There's a lot of parallel conversations on Reddit / HN / etc. for various articles.

Would about pulling high rated, top-level conversations from multiple sources for a quick digest? Sort of like Google News for commentary.

rdl 19 hours ago 1 reply      
A tablet (iPad or Android) game which is designed to be used while exercising.

Use ANT or Bluetooth 4.0LE to tie into a treadmill, bike, or other exercise equipment to get output measurements (speed); ideally, find some devices which allow two way commands (not common at all right now).

Networked games against other people, or vs. computer or past personal performance. The interesting part is a "use while running" interface for the touchscreen, requiring inputs (using gross motor skills, not fine control) to do things in-game while retaining performance. Or maybe use audio output for instructions (i.e. "press the blue button, then the red, then the green" while keeping heart BPM above 130, and targets moving on screen.

miguelrochefort 22 hours ago 7 replies      
Sell anything in a snap.

1. Find something you want to sell

2. Snap a picture (or a short video)

3. Tap "list for sale"

4. Let mechanical turk + computer vision identify the object

5. Let the system pick a value (based on sales history, location, demand)

6. Contact the seller when a serious buyer made a deposit

7. Proceed to demo + sale

I shouldn't have to write down any spec when selling something as ubiquitous as an Xbox 360. I shouldn't have to go through 100 different ways to describe an iPhone 4S when looking to buy one.

Delegating item identification to a third party is how you reduce the friction of listing items for sale and improve semantics.

And to think that this system only applies to selling items is naive. The possibilities are endless.

monk_e_boy 23 hours ago 8 replies      
Web filter. I love F1 and there is a race today, so I can't look at 99% of the internet as they will show the result. I will watch the race later when the kids have gone to bed.

This problem is so big that i have to avoid facebook becaue they also show trending news.

So a filter that filters F1 or any selectable sports news. Then when i turn it off after watching the race the filter shows me a list of what news it found and filtered for me.

Added extra, while i'm watching the race it could show me tweets in real time, but back shifted so as to make sense with the race.

My football loving buddie also agrees he'd pay for this filter.

rhythmvs 22 hours ago 5 replies      
A file naming convention (lightweight markup) that would allow us to store structured (meta)data right inside file names. Obviously inspired by Markdown and CSV.

We could then build lean, database-less asset management applications, while the user data (i.e. the files and their metadata) would always be portable, across platforms.

Take for example:

  J.M.W. Turner | Rain, Steam and Speed |  1844.jpg  W. Blake  | Newton  | 17951805.jpg
as compared to the clutter we now must deal with:

  _IMG00123.JPG  Turner_-_Rain%2C_Steam_and_Speed_-_National_Gallery_file.jpg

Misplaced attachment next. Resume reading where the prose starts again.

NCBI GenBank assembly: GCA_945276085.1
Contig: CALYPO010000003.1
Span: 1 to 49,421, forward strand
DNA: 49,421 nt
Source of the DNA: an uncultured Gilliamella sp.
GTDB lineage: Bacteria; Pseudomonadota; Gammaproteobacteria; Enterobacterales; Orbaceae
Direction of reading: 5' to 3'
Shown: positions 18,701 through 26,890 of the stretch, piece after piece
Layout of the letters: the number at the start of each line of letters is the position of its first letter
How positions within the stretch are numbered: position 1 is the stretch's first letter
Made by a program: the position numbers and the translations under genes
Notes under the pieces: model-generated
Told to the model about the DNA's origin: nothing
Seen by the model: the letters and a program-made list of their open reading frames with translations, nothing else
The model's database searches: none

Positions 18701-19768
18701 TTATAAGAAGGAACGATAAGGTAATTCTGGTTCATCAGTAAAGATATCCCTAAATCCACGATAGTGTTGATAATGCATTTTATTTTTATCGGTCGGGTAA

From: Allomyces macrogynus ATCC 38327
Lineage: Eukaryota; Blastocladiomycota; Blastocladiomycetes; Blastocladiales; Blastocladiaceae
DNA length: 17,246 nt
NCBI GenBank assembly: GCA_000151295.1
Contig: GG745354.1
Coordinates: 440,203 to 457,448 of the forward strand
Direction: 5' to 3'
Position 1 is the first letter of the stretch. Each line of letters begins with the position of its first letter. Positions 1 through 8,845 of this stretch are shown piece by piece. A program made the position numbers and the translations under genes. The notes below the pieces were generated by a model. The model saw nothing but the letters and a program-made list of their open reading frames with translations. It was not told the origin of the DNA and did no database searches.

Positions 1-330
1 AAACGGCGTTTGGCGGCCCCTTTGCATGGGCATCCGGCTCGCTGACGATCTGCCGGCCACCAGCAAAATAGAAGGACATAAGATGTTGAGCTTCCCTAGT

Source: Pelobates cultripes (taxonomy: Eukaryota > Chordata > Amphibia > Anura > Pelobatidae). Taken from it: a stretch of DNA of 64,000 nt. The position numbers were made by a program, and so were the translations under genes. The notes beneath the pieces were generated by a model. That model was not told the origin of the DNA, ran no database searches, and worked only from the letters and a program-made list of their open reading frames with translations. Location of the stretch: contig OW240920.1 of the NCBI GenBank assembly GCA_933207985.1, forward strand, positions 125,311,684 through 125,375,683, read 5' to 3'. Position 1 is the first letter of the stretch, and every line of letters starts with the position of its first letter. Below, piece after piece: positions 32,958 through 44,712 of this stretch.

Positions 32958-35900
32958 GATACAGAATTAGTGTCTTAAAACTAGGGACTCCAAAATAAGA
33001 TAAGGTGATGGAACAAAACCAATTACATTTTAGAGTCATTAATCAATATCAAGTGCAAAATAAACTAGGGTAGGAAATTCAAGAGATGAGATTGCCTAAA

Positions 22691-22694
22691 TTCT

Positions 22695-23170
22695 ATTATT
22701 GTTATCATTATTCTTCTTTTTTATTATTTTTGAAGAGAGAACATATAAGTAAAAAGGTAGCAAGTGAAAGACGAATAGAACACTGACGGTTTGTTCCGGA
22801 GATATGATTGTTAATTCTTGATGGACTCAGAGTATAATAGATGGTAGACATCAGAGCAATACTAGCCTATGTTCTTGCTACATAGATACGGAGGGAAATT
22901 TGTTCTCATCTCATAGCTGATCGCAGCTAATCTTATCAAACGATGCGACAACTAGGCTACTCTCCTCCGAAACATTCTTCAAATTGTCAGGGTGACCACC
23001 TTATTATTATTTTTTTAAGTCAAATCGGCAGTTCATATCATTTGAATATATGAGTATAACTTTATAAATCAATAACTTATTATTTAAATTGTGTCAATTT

My practical use case: take snapshots of my incoming receipts, bills, etc., name the jpgs using the proposed file naming convention (including fields for VAT, net amount, etc.), put them in Dropbox, build a parser and accompanying GUI to edit file names (and their corresponding metadata; have total amounts etc. being calculated in real time), drop a link to that (web app) interface to my accountant.

Its just an idea for HN Idea Sunday; I did a somewhat more detailed write-up:


Bootvis 1 day ago 2 replies      
A bit lame maybe but here it goes:

The "Ready for Battle alarm clock". An alarm clock that wakes you up with your favourite quotes from video games or movies such as:

- Rise and shine, Mister Freeman. Rise and... shine. Not that I... wish to imply you have been sleeping on the job. No one is more deserving of a rest, and all the effort in the world would have gone to waste until... well, let's just say your hour has... come again. (or part of this one).

- It's time to kick ass and chew bubble gum... and I'm all outta gum

This idea would work best when you always wear your Google Glass like device. Then the audio can be combined with a nice visual of for instance the G-Man.

For now, without the glass integration, it's easy to do make this with your own phone. A nice service could be to personalize the message, i.e. "Wake up Mr. Bootvis...".

The big problem here is that just copying these audio samples isn't allowed and so it will be hard to build a company out of this.

DanBC 17 hours ago 0 replies      
== Dying Skills, Lost Tech ==

I knew a chap who could roof a home with Cotswold stone. He knew how the stone was quarried (but he didn't do that bit) and how it was made into roof tiles (but he didn't do that bit very often) and he knew how to roof a house using those tiles. There are not that many people who can do that anymore.

There's a meme about the NASA Saturn V rockets that says we've lost the paperwork and thus re-making them would be cery hard, and could involve rediscovering technology.

The Domesday project is sometimes used as an example of digital obselesance http://en.m.wikipedia.org/wiki/BBC_Domesday_Project

And here's an example of someone looking for Cray software and code and documentation https://news.ycombinator.com/item?id=3464546

So, this would be a site that interviews people (using crowdsourced interviews) to glean information about how they do or did things, and why, with video if possible of them demonstrating the techniques and equipment and methods.